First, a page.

On Thursday, September 19, my students and I will be performing a TKD demonstration as part of NAC's fundraiser/birthday party celebration. See https://www.gsadvocacy.org/celebr8.html. During the demonstration, we will include a discussion as how TKD is a path to peace.
Peace is not simply an absence of violence but a way of being in the world. And peace begins with each of us. Through the daily practice of TKD, I can bring my body, mind, and spirit together. In TKD, I learn to focus my mind and to channel my energy.
From the first class of TKD and every class afterwards, we practice showing respect to ourselves and to each other. We do this practice through the traditional Asian practice of bowing to each other. The students bows to the instructor and the instructor bows to the students. Before a sparring match, the participants bow to each other.
This is key to non-violence. If we have to use force to restrain another person either to protect that person from doing self-injury or to protect another person, we use the force mindful of the other person's dignity as a human being. We would use minimal force required and would know how to apply this force.
There is the story of a Buddhist monk in a boat with other people. One of the men assaults a woman. The monk relates that using an umbrella he struck the man with loving kindness. Certainly, non violence would not prohibit us from using force to protect a person from self destructive behavior or doing harm to another person. But the moral requirement is to use such necessary force with loving kindness.
Using force skillfully requires intense practice to avoid over reacting or acting inappropriately. Although I have never had to use force against another person, I have moved into situations to help prevent impending violence. My TKD practice gave me the assurance that of the people present, I was the person most likely to be able to help.
TKD helps to create self-confidence. Aside from the benefits of self-confidence in everyday life, it also serves to create peace. Much of violence is based on fear and insecurity. If we are confident we do not have to prove ourselves to others through violence.
We begin and end each class with a brief period of meditation. For many people, this may be the first time they have sat quietly and let the mind settle down. This experience can lead to peace.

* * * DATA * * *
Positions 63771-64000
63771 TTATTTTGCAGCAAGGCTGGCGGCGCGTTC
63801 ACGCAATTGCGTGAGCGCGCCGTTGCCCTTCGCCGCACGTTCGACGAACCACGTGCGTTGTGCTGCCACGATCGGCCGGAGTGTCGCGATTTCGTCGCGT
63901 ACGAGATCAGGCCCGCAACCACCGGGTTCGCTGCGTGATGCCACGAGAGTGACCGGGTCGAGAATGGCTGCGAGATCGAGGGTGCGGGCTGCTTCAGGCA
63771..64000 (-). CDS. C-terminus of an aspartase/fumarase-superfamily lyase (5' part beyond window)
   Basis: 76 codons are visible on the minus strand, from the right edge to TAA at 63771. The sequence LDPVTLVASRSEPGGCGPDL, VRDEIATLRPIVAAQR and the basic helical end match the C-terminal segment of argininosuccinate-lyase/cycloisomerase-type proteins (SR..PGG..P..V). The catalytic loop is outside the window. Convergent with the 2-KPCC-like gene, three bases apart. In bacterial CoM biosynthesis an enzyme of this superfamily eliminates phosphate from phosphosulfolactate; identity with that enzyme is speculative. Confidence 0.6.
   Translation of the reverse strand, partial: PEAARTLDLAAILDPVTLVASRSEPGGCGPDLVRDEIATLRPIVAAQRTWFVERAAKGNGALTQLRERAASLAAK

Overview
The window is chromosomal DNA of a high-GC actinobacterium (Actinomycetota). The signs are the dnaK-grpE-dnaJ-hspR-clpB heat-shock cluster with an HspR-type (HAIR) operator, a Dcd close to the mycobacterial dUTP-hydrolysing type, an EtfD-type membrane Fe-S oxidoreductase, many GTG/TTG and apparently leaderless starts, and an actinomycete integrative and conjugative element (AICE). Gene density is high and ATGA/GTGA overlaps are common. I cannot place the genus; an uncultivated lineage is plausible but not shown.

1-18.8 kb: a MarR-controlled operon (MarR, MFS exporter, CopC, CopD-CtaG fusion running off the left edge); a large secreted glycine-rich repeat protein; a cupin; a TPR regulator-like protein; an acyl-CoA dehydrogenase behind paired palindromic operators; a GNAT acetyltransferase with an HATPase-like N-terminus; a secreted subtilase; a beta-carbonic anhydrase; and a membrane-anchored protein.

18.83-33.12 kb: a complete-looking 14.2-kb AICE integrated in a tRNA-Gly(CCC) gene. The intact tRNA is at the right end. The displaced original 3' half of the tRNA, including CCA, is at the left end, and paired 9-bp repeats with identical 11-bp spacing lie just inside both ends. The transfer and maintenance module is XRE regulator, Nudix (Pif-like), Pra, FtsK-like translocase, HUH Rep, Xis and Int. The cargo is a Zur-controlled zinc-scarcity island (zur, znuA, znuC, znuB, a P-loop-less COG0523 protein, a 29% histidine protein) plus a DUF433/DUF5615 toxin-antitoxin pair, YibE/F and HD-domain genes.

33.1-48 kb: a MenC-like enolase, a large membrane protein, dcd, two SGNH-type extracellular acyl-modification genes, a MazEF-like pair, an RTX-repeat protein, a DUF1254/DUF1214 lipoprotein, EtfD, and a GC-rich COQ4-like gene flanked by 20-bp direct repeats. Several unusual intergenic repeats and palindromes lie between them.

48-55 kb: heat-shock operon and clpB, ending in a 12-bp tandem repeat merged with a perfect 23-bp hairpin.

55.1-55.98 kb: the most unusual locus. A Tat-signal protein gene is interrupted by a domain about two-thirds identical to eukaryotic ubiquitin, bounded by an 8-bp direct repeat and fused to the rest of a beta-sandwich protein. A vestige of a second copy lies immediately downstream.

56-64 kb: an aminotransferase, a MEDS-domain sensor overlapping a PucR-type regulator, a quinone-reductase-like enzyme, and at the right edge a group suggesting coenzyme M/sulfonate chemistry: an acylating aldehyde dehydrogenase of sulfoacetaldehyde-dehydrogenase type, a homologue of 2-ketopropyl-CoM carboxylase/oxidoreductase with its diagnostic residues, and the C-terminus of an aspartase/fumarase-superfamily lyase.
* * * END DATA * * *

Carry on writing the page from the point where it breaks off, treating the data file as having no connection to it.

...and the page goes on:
Each student experiences the spiritual dimension of TKD in their own way. For me as a Catholic, the energy of TKD is the spiritual energy of the Holy Spirit. In addition, almost from the beginning I have asked Mary to bless our TKD classes.
A central part of our TKD classes is learning forms. The forms are set patterns of blocks, punches, and kicks. As the students progress in their training, the forms become more complex. Learning and practicing these forms is the traditional way of becoming a martial artist.
In times of grief, I have found practicing the TKD forms a way to healing. It is a way of safely releasing energy that may be blocked by our sorrow and feeling overwhelmed.
For many people, TKD is a way of safely getting in touch with their anger. We all suffer situations where we may be demeaned. If we are not comfortable with our sense of anger, we may deny to ourselves that we are angry. For some people this unacknowledged anger can turn into depression. Through the TKD practice, we can get in touch with that anger and find a safe way of expressing it.
The TKD class provides a sense of community. Students are lined up according to rank with the more advanced students instructing and helping the newer students. This sense of a caring community can be very important.
If you have an interest in TKD or another martial art, I suggest you visit various martial arts schools. Observe the classes. Is the instructor knowledgeable? Is the sense of the class one of order and caring for each other?
When the student is ready, the instructor will appear.
To learn more about TKD and the work of the National Advocacy Center, please come to our celebration on Thursday, September 19 (https://www.gsadvocacy.org/celebr8.html). Thank you.